on 12 November 18
Mobile - the ultimate buzzword ever since the initial release of the iPhone in 2007. At this point, mobile marketing has transformed from a mere convenience to an absolute necessity. Mobile connectivity remains a priority for the overwhelming majority of businesses, with 72 percent of companies planning to amplify mobile marketing in the near future, according to IBM Tealeaf's 2012 "Reducing Customer Struggle" report. Businesses on the forefront of the mobile trend are not content to simply implement a basic strategy; they seek to utilize the most efficient and effective means of connecting consumers on a mobile platform.
Cash, checks and credit cards, once the top three methods of payment, are currently on the way out. These traditional payment approaches will soon be replaced by mobile commerce, in which users pay with the assistance of convenient smartphone apps. Already able to purchase online products through shopping apps and Web browser access, mobile users will soon be able to visit just about any store without a credit card and still see the appropriate charges on their bank and credit card accounts. Business Insider predicts that as soon as the average store enjoys a faster Internet connection, rich media capabilities will allow for the mass adoption of mobile commerce. A win-win situation for businesses and consumers alike, the increasing prevalence of mobile payments could lead to more on-the-spot shopping and fewer hassles.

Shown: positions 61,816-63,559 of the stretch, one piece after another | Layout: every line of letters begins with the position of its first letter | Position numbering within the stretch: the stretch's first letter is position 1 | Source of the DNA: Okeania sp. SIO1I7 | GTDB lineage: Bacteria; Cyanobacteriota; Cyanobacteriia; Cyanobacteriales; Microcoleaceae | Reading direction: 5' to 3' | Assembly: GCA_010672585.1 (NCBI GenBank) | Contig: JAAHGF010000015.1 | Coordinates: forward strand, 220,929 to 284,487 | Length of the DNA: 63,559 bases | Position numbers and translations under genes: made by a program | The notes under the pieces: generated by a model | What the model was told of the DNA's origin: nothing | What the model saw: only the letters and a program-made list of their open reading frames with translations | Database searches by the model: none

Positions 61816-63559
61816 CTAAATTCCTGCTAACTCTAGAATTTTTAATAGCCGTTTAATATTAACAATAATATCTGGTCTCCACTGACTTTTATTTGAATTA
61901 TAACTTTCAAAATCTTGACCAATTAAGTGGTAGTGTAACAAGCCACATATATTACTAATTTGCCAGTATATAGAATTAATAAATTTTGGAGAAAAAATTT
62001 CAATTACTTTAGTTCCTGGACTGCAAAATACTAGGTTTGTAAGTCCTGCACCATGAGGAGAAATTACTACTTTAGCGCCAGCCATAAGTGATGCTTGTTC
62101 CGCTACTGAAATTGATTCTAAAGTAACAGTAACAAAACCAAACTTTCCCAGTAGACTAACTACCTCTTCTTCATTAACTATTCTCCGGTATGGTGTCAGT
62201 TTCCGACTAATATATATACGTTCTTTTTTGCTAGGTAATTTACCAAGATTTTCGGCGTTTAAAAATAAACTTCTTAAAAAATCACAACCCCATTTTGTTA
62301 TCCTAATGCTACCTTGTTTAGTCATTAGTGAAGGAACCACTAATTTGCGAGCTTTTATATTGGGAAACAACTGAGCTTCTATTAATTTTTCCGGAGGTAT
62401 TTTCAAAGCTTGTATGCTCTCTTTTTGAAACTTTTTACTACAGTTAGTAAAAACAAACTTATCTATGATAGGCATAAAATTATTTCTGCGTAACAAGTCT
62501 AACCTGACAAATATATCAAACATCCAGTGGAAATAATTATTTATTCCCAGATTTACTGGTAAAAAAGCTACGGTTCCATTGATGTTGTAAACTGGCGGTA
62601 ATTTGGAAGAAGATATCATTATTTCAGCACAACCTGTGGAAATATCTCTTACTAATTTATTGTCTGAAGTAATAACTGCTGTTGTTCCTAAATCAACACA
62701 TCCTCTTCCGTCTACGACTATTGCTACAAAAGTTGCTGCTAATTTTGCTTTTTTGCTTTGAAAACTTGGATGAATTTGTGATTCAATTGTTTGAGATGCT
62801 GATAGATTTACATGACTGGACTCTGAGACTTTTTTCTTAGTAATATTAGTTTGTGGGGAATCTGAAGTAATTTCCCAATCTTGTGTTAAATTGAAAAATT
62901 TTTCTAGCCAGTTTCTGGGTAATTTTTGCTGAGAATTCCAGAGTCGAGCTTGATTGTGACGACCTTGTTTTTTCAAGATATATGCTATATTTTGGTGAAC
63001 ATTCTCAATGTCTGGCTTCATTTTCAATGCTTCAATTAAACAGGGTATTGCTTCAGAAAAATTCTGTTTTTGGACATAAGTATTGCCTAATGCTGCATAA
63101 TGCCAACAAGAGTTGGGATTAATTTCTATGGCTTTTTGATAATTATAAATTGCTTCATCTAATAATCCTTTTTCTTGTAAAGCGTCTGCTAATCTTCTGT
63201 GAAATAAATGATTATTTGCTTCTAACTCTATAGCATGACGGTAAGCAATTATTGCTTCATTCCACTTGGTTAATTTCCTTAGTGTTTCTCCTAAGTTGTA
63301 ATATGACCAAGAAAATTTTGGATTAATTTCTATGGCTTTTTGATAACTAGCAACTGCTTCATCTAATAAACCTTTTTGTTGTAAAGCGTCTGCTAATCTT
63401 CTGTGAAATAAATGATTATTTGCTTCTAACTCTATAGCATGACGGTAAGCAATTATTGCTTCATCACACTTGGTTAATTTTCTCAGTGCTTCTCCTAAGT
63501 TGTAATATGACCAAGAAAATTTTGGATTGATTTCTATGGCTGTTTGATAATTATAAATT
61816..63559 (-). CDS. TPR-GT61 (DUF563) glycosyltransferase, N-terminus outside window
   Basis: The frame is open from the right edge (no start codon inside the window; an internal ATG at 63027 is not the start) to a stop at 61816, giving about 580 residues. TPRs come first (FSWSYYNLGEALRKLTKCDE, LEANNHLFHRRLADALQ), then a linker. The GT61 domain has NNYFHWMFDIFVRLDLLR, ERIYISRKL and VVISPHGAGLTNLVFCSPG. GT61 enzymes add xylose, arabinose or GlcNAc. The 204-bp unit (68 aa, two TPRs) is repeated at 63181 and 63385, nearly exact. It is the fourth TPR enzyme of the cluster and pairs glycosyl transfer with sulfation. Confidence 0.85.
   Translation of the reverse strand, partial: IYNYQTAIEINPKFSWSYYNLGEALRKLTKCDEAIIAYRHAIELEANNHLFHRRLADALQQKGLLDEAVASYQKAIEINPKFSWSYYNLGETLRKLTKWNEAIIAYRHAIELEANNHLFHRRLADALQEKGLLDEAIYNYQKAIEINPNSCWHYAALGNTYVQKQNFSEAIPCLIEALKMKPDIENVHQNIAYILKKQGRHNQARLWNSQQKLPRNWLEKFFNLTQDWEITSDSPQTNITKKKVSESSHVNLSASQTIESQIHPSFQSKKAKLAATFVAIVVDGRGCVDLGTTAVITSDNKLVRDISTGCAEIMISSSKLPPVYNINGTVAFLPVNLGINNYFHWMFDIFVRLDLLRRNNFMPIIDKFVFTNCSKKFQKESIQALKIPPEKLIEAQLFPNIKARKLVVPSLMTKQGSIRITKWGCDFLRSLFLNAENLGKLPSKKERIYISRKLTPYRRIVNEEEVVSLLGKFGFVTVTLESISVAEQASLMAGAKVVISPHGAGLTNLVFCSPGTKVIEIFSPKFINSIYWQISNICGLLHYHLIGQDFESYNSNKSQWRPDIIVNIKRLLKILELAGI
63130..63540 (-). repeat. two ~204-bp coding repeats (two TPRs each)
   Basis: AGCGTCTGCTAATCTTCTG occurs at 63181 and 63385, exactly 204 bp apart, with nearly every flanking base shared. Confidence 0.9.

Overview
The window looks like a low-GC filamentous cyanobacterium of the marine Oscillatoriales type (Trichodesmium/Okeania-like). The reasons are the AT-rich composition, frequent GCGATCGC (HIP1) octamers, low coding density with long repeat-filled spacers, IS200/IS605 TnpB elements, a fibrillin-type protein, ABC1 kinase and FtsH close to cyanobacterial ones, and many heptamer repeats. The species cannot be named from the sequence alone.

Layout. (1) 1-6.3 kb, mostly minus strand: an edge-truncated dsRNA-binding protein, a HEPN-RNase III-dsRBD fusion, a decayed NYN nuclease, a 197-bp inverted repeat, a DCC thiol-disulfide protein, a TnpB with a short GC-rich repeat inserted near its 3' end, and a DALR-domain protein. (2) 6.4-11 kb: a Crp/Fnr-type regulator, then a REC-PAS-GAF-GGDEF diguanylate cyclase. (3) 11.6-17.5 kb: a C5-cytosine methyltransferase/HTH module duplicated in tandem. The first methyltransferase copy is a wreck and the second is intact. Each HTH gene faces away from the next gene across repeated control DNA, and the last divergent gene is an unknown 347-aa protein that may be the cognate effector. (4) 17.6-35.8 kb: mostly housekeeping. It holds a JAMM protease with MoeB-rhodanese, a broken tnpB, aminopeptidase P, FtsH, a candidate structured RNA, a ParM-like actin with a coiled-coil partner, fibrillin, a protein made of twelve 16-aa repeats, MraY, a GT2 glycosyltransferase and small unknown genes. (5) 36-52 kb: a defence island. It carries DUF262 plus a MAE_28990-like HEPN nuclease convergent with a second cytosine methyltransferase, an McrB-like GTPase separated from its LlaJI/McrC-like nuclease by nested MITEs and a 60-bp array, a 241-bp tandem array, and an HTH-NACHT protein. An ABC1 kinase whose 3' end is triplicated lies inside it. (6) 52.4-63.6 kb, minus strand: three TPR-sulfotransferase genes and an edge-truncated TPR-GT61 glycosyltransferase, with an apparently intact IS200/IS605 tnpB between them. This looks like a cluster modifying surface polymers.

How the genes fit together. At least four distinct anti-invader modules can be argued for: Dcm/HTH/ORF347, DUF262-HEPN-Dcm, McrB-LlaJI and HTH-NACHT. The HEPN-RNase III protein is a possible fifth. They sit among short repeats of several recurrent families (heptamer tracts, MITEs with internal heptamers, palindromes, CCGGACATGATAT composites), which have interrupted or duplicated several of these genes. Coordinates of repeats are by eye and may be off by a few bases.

BYOD and the Mobile Workplace
Not only consumers benefit from an increasingly mobile setup; such an approach promises to improve working conditions and profitability as well. The latest and greatest office setup involves the nixing of company computers, instead allowing employees to utilize their own devices. Known as 'Bring Your Own Device', or BYOD, this setup provides greater flexibility for employees and contractors, allowing them to choose between BYOD with BlackBerry and a variety of other devices. Additionally, BYOD keeps overhead costs down for employers, to the tune of $3,150 per year, according to Forbes. And it's catching on - a report from Computer World alleges 38 percent of businesses expect the complete implementation of BYOD by the end of 2016.
Appropriating Advertising Funds to Mobile Marketing
Television remains an incredibly effective means of reaching potential customers, but mobile advertising is quickly overtaking it as the primary marketing tool of small and mid-sized businesses. Analysis from MarketingCharts suggests while spending on television ads will remain significant, the prospect of mobile marketing will ultimately close the gap in the next few years. Further influencing this trend is the availability of video commercials on mobile devices. Many users witness such ads while viewing YouTube on their phones or checking out Hulu on their tablets. As the two approaches to marketing begin to converge, businesses are likely to conduct advertising campaigns in a manner that will prove mutually beneficial in terms of both traditional television commercials and the newer mobile approach.